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Acute Pancreatitis Secondary to Severe Hypertriglyceridemia: Management of Severe Hypertriglyceridemia in Emergency Setting.
Gastroenterology Res. 2017 Jun; 10(3):190-192.GR

Abstract

Hypertriglyceridemia (HTG) is the third most common cause of acute pancreatitis (AP). The incidence of AP is around 10-20% with levels > 2,000 mg/dL. We present here a case of a 44-year-old male with history of uncontrolled diabetes mellitus and HTG admitted with severe abdominal pain. Labs revealed elevated lipase and amylase. CT of abdomen with contrast showed AP. He was found to have a triglyceride (TG) level of 6,672 mg/dL. Besides conventional treatment for AP with intravenous (IV) hydration, he was started on IV regular insulin along with dextrose saline. He had marked improvement in his TG level the next day. He was continued on insulin and dextrose saline with hourly glucose monitoring until TG was < 500 mg/dL. He was discharged on statins and fenofibrate. The goal of management of AP secondary to severe HTG in emergency setting is to lower the TG levels to less than 500 as quickly as possible as lower levels are associated with good clinical outcomes. Apheresis and IV insulin are both helpful in lowering TG levels with no randomized controlled trials showing greater efficacy of one over other. Further episodes of AP can be prevented by lifestyle modification and lipid lowering drugs to keep TG levels below 500 mg/dL. Fibrates are first-line drugs to lower TG and used either alone or in conjunction with statins. Periodic plasmapheresis can also be considered in some non-compliant patients with recurrent episodes of pancreatitis.

Authors+Show Affiliations

Department of Medicine, Bassett Medical Center, Cooperstown, NY, USA.Department of Medicine, Bassett Medical Center, Cooperstown, NY, USA.Dow University of Health and Sciences, Karachi, Pakistan.Cleveland Clinic Foundation, Cleveland, OH, USA.Department of Endocrinology, Bassett Medical Center, Cooperstown, NY, USA.

Pub Type(s)

Case Reports

Language

eng

PubMed ID

28725307

Citation

Chaudhary, Ahmad, et al. "Acute Pancreatitis Secondary to Severe Hypertriglyceridemia: Management of Severe Hypertriglyceridemia in Emergency Setting." Gastroenterology Research, vol. 10, no. 3, 2017, pp. 190-192.
Chaudhary A, Iqbal U, Anwar H, et al. Acute Pancreatitis Secondary to Severe Hypertriglyceridemia: Management of Severe Hypertriglyceridemia in Emergency Setting. Gastroenterology Res. 2017;10(3):190-192.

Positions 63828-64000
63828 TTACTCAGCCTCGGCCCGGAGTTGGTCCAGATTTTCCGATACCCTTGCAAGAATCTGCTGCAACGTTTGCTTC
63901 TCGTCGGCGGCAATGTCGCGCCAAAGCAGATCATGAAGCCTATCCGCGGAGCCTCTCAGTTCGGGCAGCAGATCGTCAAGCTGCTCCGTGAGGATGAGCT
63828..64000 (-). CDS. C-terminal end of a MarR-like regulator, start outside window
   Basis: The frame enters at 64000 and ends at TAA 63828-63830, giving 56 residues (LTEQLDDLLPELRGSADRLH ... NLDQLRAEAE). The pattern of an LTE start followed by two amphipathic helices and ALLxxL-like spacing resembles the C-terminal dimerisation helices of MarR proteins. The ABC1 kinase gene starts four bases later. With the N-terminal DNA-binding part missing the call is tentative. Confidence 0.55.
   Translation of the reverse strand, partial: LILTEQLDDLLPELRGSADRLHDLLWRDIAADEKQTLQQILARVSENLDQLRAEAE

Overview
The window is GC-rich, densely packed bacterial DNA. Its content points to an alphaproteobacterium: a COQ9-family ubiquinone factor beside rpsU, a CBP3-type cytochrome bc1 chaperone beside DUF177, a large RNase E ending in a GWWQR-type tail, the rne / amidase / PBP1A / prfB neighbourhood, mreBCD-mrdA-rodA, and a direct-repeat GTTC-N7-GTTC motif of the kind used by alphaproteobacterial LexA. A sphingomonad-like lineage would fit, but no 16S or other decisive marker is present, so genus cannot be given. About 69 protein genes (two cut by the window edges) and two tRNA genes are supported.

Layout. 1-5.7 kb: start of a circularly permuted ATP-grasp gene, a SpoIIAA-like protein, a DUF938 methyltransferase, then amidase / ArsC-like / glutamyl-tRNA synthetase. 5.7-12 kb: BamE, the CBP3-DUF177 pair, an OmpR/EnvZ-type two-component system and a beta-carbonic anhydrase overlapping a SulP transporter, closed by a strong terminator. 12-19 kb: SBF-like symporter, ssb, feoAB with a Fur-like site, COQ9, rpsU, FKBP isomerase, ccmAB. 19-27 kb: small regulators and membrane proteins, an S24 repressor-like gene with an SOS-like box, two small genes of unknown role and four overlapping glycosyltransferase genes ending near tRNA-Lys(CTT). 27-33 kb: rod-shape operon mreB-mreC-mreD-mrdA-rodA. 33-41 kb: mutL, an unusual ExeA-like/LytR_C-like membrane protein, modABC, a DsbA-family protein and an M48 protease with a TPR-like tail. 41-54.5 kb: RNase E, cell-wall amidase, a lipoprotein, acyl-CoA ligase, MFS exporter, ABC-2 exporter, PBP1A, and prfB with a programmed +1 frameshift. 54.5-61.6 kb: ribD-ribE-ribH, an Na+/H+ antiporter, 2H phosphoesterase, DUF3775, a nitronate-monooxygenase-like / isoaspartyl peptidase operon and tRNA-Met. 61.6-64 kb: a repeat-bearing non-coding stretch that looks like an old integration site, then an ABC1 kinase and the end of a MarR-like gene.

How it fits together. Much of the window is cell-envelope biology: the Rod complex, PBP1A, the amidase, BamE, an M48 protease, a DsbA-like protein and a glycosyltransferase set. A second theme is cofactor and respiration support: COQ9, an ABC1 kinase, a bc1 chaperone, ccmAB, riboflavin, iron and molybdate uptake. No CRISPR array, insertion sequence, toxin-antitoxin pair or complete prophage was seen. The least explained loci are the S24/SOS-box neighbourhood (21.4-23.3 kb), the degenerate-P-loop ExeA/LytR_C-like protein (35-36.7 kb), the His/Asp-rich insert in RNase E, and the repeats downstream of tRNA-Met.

Chaudhary, A., Iqbal, U., Anwar, H., Siddiqui, H. U., & Alvi, M. (2017). Acute Pancreatitis Secondary to Severe Hypertriglyceridemia: Management of Severe Hypertriglyceridemia in Emergency Setting. Gastroenterology Research, 10(3), 190-192. https://doi.org/10.14740/gr762e
Chaudhary A, et al. Acute Pancreatitis Secondary to Severe Hypertriglyceridemia: Management of Severe Hypertriglyceridemia in Emergency Setting. Gastroenterology Res. 2017;10(3):190-192. PubMed PMID: 28725307.
* Article titles in AMA citation format should be in sentence-case
TY - JOUR T1 - Acute Pancreatitis Secondary to Severe Hypertriglyceridemia: Management of Severe Hypertriglyceridemia in Emergency Setting. AU - Chaudhary,Ahmad, AU - Iqbal,Umair, AU - Anwar,Hafsa, AU - Siddiqui,Hafiz Umair, AU - Alvi,Madiha, Y1 - 2017/06/30/ PY - 2017/05/10/received PY - 2017/05/12/accepted PY - 2017/7/21/entrez PY - 2017/7/21/pubmed PY - 2017/7/21/medline KW - Acute pancreatitis KW - Apharesis KW - Intravenous insulin KW - Severe hypertriglyceridemia SP - 190 EP - 192 JF - Gastroenterology research JO - Gastroenterology Res VL - 10 IS - 3 N2 - Hypertriglyceridemia (HTG) is the third most common cause of acute pancreatitis (AP). The incidence of AP is around 10-20% with levels > 2,000 mg/dL. We present here a case of a 44-year-old male with history of uncontrolled diabetes mellitus and HTG admitted with severe abdominal pain. Labs revealed elevated lipase and amylase. CT of abdomen with contrast showed AP. He was found to have a triglyceride (TG) level of 6,672 mg/dL. Besides conventional treatment for AP with intravenous (IV) hydration, he was started on IV regular insulin along with dextrose saline. He had marked improvement in his TG level the next day. He was continued on insulin and dextrose saline with hourly glucose monitoring until TG was < 500 mg/dL. He was discharged on statins and fenofibrate. The goal of management of AP secondary to severe HTG in emergency setting is to lower the TG levels to less than 500 as quickly as possible as lower levels are associated with good clinical outcomes. Apheresis and IV insulin are both helpful in lowering TG levels with no randomized controlled trials showing greater efficacy of one over other. Further episodes of AP can be prevented by lifestyle modification and lipid lowering drugs to keep TG levels below 500 mg/dL. Fibrates are first-line drugs to lower TG and used either alone or in conjunction with statins. Periodic plasmapheresis can also be considered in some non-compliant patients with recurrent episodes of pancreatitis. SN - 1918-2805 UR - https://www.unboundmedicine.com/medline/citation/28725307/Acute_Pancreatitis_Secondary_to_Severe_Hypertriglyceridemia:_Management_of_Severe_Hypertriglyceridemia_in_Emergency_Setting_ L2 - https://www.ncbi.nlm.nih.gov/pmc/articles/pmid/28725307/ DB - PRIME DP - Unbound Medicine ER -
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